There are two coat types in Icelandic Sheepdogs, a longhaired one and a shorthaired version.  Both generally shed twice a year. All dogs have a thick, warm undercoat. All fur colors are permitted except pure white.  Shades of yellow or reddish with some white and black are the most common colors.  Black, chocolate, and gray, etc. are also found but are less common. All coats should contain at least 3 colors.

The Icelandic Sheepdog keeps its vitality into an advanced age and 15 years is not an uncommon life-span.


Icelandic Sheepdog

From Wikipedia, the free encyclopedia

The Icelandic Sheepdog.

Alternative names

Icelandic Spitz

Iceland Dog

Íslenskur fjárhundur

Islandsk Farehond

Friaar Dog

Canis islandicus

Country of origin


Classification and breed standards

FCI: Group 5 Section 3 #289 Stds

AKC: Herding (FSS) Stds

The AKC Foundation Stock Service (FSS)

CKC: Group 7 - Herding Stds

UKC: Northern Breeds Stds

The Icelandic Sheepdog is a breed of spitz dog originating from the dogs brought to Iceland by the Vikings. Later, dogs were taken from Iceland to the British Isles and became the basis for Border Collies and Corgis. In the Shetland Islands, it was crossed with the Norwegian Buhund and became the Shetland Sheepdog.

The icelandic sheepdog is often described as a large dog in the body of a small dog.


The Icelandic Sheepdog's distinct features are pointy ears and a curly tail. It is of medium height, and is commonly golden, reddish, black, or grey combined with white. The coat may be long or short. Because of this variety it may be difficult to tell that two different dogs are the same breed.


The icelandic sheepdog very much resemblance dogs found in graves in Denmark and Sweden from about 8000 B.C. Dog imports to Iceland was limited and from 1901 even forbidden.

In 1650 sir Thomas Brown wrote "To England there are sometimes exported from Iceland ... a type of dog resembling a fox ... Shepherds in England are eager to acquire them!"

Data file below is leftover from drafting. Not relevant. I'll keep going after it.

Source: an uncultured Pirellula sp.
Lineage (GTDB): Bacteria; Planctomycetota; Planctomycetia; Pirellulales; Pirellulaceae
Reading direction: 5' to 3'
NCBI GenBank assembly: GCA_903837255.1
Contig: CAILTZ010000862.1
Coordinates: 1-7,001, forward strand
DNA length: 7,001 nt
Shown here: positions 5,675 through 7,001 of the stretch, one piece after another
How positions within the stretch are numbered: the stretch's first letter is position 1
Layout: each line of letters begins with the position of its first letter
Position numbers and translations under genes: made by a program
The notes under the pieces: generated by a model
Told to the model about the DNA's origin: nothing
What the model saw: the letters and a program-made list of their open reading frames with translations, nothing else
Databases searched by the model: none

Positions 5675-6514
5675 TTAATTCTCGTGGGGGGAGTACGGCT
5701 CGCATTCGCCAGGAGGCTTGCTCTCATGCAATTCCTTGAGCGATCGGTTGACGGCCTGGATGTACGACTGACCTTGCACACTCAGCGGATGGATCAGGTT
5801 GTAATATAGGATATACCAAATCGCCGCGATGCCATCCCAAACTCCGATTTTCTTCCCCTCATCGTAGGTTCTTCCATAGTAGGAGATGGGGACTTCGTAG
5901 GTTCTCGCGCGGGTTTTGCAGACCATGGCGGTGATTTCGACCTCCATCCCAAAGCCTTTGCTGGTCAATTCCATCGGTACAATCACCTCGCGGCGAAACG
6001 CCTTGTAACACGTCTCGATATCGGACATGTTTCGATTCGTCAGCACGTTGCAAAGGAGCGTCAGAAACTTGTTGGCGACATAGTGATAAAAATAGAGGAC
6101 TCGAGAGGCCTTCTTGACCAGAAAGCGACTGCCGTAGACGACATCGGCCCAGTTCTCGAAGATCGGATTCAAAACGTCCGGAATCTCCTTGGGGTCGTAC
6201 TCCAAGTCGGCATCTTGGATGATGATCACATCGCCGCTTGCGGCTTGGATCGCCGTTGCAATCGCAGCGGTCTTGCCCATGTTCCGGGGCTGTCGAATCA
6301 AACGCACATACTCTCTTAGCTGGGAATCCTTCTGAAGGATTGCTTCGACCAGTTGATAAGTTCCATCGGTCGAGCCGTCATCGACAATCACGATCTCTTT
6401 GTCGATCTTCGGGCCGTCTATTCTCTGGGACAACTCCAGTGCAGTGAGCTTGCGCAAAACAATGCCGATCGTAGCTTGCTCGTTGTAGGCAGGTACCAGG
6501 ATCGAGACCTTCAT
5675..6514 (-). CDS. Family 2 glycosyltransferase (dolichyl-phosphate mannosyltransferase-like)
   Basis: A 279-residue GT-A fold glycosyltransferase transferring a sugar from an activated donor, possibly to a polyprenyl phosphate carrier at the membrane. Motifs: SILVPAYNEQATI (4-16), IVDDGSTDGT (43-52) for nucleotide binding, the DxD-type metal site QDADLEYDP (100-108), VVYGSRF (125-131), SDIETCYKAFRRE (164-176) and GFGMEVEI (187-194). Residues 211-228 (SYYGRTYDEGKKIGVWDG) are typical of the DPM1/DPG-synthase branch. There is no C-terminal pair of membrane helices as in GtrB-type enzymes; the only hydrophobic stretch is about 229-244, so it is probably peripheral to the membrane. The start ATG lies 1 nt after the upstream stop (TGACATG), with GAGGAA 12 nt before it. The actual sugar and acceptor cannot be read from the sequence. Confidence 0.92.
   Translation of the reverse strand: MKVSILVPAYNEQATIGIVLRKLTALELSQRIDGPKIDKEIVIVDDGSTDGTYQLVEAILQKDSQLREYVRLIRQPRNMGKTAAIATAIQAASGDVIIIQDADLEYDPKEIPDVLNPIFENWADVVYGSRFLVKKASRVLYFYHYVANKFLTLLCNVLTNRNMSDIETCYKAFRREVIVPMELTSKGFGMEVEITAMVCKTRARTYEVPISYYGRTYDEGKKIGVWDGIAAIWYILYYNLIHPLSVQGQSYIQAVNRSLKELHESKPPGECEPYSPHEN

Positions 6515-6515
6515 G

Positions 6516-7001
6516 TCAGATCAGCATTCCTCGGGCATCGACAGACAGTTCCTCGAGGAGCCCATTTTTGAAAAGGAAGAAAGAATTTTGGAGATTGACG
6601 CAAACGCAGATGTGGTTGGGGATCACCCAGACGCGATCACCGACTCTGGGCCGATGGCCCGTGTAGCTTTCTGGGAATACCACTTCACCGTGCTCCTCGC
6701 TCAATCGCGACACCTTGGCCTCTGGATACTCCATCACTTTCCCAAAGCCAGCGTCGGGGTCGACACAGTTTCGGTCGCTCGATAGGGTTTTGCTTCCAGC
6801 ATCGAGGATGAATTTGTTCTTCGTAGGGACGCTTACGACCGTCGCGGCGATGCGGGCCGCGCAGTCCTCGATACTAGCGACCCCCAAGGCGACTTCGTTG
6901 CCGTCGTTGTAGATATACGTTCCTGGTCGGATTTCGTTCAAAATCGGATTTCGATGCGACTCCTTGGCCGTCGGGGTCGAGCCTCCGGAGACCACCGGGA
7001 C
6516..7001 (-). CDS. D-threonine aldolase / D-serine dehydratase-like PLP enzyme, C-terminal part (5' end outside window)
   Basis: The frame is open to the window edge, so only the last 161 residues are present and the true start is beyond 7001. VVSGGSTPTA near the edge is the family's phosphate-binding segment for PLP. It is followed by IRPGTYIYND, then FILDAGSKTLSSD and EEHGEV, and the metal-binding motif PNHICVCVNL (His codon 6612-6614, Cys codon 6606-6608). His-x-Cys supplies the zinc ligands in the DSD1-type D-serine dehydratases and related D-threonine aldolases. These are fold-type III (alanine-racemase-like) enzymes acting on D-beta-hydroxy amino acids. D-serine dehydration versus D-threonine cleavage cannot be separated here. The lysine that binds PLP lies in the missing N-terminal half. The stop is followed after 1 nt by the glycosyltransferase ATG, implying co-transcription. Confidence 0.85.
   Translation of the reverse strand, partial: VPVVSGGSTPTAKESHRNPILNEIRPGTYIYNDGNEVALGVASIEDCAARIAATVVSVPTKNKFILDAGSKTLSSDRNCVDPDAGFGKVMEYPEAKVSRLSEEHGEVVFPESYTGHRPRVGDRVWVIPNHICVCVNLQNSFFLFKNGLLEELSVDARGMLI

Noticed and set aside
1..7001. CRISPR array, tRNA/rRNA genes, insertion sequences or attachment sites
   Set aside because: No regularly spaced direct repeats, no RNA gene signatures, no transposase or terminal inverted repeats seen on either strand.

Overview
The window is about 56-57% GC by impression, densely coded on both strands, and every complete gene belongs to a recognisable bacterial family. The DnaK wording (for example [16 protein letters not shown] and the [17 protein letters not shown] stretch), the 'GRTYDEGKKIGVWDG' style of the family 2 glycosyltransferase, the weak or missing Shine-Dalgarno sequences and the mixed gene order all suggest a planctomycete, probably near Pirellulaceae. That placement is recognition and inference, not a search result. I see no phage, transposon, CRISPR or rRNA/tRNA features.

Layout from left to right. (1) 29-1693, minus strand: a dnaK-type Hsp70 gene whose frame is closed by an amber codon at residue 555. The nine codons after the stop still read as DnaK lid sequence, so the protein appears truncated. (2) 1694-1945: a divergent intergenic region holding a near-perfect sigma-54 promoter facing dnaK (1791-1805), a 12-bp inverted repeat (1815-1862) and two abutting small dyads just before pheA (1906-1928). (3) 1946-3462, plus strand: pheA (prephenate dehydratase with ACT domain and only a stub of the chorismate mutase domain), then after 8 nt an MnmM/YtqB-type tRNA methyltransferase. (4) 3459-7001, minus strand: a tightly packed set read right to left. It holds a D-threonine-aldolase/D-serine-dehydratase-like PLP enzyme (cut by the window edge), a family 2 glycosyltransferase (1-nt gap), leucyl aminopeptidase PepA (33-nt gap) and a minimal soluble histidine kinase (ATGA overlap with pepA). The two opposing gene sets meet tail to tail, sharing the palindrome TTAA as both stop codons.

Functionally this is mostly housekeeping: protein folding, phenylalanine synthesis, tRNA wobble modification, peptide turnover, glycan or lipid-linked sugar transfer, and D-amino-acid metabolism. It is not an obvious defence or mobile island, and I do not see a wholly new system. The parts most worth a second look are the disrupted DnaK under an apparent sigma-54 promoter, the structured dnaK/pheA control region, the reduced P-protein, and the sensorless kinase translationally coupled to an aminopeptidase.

Plague and canine distemper destroyed over 75% of the breed in the late 19th century, leading to a ban on the importation of dogs. The purebred Icelandic sheepdog was again bordering extinction in the late 20th century and in 1969 the Icelandic Dog Breeder Association (HRFÍ) was established, which had among other aims to preserve the breed.


The breed is sometimes denoted in Latin as canis islandicus even though it is a breed and not a species.

The Icelandic sheepdog often have double dewclaws on the hind paws and single dew claws on the front paws.

Like the name implies it's a sheep dog, but it was also used as a guard dog and general working dog. When herding the icelandic sheepdogs was not mainly used to take the sheep from one point to another. In the icelandic landscape sheep often got lost and it was the job of the dog to find them and bring them back to the pack. They are used to work on their own and they figure out things for themselves so owners have to beware so that they don't learn things they shouldn't. As a guard dog their main task was to alert the inhabitants that somebody was coming so the icelandic sheepdog tends to bark a lot when it sees people approaching. It barks, but don't bite. The only predator in Iceland that was a threat to the sheep was eagles so an icelandic sheepdog have a tendency to bark at birds and sometimes also at aircrafts. The icelandic sheepdog is very loyal and wants to be around all the time. It follows it's owner everywhere. Unlike most other working dogs the icelandic sheepdog calms down when indoors and happily lie down next to its master's feet.


Originally the Icelandic Sheepdog was a native spitz, known in the North since the Later Stone Age. It was brought to Iceland with the first Viking settlers - hence the name, Icelandic Sheepdog.